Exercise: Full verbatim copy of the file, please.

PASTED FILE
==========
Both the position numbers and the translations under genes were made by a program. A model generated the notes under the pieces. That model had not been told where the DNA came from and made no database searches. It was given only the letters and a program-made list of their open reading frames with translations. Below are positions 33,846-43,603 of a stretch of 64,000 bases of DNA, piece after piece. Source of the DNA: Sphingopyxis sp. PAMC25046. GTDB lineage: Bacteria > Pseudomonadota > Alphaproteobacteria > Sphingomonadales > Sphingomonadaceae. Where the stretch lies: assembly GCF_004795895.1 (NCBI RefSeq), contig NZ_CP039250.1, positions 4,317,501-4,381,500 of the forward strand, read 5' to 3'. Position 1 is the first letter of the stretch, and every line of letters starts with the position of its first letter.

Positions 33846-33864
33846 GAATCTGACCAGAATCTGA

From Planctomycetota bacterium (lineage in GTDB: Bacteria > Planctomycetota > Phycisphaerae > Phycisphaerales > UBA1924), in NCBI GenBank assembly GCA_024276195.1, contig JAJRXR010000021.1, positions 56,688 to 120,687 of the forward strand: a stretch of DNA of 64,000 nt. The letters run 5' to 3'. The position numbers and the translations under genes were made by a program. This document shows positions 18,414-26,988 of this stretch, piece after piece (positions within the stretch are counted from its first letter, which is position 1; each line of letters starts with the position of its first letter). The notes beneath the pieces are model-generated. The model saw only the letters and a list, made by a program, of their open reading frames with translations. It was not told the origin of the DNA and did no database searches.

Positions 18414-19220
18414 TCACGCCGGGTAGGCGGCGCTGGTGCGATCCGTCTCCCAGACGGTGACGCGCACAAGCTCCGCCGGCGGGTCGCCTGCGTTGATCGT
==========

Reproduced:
Both the position numbers and the translations under genes were made by a program. A model generated the notes under the pieces. That model had not been told where the DNA came from and made no database searches. It was given only the letters and a program-made list of their open reading frames with translations. Below are positions 33,846-43,603 of a stretch of 64,000 bases of DNA, piece after piece. Source of the DNA: Sphingopyxis sp. PAMC25046. GTDB lineage: Bacteria > Pseudomonadota > Alphaproteobacteria > Sphingomonadales > Sphingomonadaceae. Where the stretch lies: assembly GCF_004795895.1 (NCBI RefSeq), contig NZ_CP039250.1, positions 4,317,501-4,381,500 of the forward strand, read 5' to 3'. Position 1 is the first letter of the stretch, and every line of letters starts with the position of its first letter.

Positions 33846-33864
33846 GAATCTGACCAGAATCTGA

From Planctomycetota bacterium (lineage in GTDB: Bacteria > Planctomycetota > Phycisphaerae > Phycisphaerales > UBA1924), in NCBI GenBank assembly GCA_024276195.1, contig JAJRXR010000021.1, positions 56,688 to 120,687 of the forward strand: a stretch of DNA of 64,000 nt. The letters run 5' to 3'. The position numbers and the translations under genes were made by a program. This document shows positions 18,414-26,988 of this stretch, piece after piece (positions within the stretch are counted from its first letter, which is position 1; each line of letters starts with the position of its first letter). The notes beneath the pieces are model-generated. The model saw only the letters and a list, made by a program, of their open reading frames with translations. It was not told the origin of the DNA and did no database searches.

Positions 18414-19220
18414 TCACGCCGGGTAGGCGGCGCTGGTGCGATCCGTCTCCCAGACGGTGACGCGCACAAGCTCCGCCGGCGGGTCGCCTGCGTTGATCGT